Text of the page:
There’s no medical test to determine an autism diagnosis. Rather, if your child’s pediatrician notes that your child shows signs of autism based on their developmental progress and behavior, the next step is a referral for a full evaluation by a child psychiatrist or psychologist, pediatric neurologist, or developmental pediatrician.
Sometimes it can take a while to book an appointment for screening and diagnosis. In the meantime, you can look into services that may help, such as occupational or speech therapy. You may also research therapy options and seek out parent support groups.
Once you do get your evaluation appointment, the specialist will employ a variety of tests and observations to best determine where your child may need help. Tests may cover hearing, speech, developmental level, and social and behavioral issues. They will observe your child and ask you about how their social and communication skills have developed over time. They may also include other specialists in determining a diagnosis.
Reacting to The Diagnosis
Having your child diagnosed with autism or other neurodivergence can be emotional for parents. On the one hand, it can be a relief to put a name to your concerns and have specific next steps to help your child. On the other hand, it can be a shock and an emotionally difficult process.
Autism is a different way of processing the world. It doesn’t mean there’s anything “wrong” with your child. Learning and understanding the way your child experiences the world can help you connect in powerful, meaningful ways. Critical to reaching this connection is a therapy and care approach that coaches you to help your child develop in your everyday interactions, from getting ready in the morning to playing in the park to meal time.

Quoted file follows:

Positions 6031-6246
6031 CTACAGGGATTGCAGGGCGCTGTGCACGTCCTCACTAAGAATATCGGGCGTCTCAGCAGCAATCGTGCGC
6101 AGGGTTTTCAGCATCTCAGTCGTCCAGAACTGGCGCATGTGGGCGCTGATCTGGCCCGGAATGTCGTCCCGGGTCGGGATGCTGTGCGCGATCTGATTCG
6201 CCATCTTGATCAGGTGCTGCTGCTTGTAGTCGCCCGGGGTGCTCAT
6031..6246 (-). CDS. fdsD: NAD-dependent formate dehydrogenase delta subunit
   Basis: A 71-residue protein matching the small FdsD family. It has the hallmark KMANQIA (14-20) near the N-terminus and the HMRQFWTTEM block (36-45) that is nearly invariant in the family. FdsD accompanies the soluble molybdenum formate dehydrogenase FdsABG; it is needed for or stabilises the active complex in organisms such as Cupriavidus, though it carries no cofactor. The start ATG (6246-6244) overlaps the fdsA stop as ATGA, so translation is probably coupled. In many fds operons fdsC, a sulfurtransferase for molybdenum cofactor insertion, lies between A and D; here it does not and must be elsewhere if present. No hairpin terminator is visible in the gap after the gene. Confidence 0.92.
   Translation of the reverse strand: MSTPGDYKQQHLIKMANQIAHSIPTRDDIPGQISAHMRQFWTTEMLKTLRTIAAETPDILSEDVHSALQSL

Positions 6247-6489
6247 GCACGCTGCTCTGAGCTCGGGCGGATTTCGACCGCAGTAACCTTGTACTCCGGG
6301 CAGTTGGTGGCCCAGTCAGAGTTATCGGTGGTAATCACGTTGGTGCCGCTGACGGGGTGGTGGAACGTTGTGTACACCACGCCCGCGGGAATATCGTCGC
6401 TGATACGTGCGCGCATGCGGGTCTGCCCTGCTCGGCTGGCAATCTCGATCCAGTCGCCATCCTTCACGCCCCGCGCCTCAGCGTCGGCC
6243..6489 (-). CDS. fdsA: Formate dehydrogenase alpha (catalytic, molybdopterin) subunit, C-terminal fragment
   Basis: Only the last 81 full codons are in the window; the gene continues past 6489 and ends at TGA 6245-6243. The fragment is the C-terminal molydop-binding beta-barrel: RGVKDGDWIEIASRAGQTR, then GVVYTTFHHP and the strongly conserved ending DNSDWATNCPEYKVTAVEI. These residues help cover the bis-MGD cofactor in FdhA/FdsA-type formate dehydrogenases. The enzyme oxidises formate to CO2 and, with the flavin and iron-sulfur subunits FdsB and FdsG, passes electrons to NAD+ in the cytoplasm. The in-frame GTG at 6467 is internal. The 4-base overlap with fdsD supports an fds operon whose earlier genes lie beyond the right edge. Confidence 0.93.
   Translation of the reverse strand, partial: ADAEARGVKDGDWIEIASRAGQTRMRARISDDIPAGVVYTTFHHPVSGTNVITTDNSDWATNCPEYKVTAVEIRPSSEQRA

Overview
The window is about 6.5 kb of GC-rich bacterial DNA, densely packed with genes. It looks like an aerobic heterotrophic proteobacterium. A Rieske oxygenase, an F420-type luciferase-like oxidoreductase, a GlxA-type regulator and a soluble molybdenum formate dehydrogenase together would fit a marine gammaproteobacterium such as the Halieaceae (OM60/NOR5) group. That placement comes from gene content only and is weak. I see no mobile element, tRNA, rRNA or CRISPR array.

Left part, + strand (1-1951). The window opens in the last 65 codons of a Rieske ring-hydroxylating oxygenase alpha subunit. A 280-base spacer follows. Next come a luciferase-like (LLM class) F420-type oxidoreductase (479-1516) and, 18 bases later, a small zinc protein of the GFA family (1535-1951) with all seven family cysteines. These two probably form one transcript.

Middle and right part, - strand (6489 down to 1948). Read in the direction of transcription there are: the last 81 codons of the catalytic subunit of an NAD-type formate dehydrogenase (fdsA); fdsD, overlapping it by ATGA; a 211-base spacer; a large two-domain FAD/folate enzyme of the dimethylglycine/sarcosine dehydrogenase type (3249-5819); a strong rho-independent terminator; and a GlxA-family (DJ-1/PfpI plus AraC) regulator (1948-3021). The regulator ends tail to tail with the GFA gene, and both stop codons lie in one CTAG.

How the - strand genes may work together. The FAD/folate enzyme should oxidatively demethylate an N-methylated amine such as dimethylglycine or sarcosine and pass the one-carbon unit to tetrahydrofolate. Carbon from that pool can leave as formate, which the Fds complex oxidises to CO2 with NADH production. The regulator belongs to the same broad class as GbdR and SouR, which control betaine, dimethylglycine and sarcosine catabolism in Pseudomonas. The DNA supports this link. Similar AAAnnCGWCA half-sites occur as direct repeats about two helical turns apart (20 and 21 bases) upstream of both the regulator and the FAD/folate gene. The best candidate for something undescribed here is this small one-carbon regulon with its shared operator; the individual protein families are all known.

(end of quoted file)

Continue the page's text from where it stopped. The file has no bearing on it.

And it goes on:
Finding The Right Care
As a caregiver with children on the autism spectrum, it’s important to know you have options and support as you seek out the most effective care. There are two general approaches to autism treatment. The traditional behavioral approach focuses on changing behaviors as a result of rewarding “correct” responses or behaviors. Interventions that fall under the behavioral approach include Applied Behavioral Analysis (ABA), Discrete Trial Training (DTT), and Intensive Behavioral Intervention (IBI).
The other approach is Developmental Relationship-Based Intervention (DRBI). The hallmarks of DBRI are creating calm and regulated environments, engagement, reciprocal interactions, shared problem solving, and encouraging logical and reflective thinking. Interventions within the DRBI approach are Relationship Development Intervention (RDI), play-based Developmental, Individual-differences, Relationship-based (DIR), and Parent-Mediated Social Communication (PACT)
At Positive Development, our services are grounded in DRBI to help children diagnosed with autism build real, natural connections with their families and communities. Through play-based interactions and parent coaching, our holistic teams provide support that can encompass speech, occupational, mental health, and other therapies.
To learn more, visit our therapies page.